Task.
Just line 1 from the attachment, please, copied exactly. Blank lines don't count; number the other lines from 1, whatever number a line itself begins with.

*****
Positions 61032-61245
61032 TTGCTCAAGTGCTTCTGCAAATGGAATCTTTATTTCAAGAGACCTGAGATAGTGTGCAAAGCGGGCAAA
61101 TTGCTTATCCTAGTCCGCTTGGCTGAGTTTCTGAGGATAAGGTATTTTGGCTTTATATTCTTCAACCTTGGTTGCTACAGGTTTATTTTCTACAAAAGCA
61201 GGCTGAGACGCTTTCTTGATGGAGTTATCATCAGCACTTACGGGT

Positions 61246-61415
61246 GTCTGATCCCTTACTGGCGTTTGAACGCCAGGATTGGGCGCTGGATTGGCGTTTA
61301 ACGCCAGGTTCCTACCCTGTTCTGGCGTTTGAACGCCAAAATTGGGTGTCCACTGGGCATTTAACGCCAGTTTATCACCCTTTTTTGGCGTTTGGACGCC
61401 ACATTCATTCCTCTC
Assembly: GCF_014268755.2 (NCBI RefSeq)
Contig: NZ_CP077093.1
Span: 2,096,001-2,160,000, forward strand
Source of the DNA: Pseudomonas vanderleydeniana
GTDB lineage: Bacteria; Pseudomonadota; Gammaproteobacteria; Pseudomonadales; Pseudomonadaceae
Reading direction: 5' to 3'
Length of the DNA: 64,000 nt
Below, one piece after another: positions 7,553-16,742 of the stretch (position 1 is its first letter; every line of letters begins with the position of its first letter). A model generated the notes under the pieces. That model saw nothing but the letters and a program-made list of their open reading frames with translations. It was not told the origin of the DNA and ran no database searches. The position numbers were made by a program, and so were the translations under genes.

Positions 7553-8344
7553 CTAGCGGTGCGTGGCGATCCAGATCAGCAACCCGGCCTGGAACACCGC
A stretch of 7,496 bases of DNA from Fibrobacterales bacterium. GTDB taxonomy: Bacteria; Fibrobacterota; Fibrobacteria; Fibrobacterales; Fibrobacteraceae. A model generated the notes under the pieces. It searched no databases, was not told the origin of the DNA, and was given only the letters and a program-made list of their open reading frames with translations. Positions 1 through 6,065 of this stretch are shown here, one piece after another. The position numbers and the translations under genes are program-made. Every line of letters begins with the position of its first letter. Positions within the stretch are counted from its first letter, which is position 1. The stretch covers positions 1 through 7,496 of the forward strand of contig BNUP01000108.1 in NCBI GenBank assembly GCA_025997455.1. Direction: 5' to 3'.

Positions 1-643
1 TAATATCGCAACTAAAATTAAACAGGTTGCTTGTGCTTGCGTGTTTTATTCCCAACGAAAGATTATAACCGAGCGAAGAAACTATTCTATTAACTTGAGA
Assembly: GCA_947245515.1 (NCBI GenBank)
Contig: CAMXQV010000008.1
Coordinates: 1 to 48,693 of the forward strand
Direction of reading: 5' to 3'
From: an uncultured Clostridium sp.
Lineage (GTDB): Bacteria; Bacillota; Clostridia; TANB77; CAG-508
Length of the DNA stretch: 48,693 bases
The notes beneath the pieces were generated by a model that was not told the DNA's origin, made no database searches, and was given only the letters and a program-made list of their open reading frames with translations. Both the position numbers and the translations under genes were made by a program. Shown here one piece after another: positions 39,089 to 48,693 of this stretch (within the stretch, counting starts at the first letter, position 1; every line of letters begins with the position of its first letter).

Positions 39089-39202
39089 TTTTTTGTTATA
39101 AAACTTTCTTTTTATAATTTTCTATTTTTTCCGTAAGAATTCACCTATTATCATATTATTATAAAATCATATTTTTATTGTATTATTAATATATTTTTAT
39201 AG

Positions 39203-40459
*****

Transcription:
Positions 61032-61245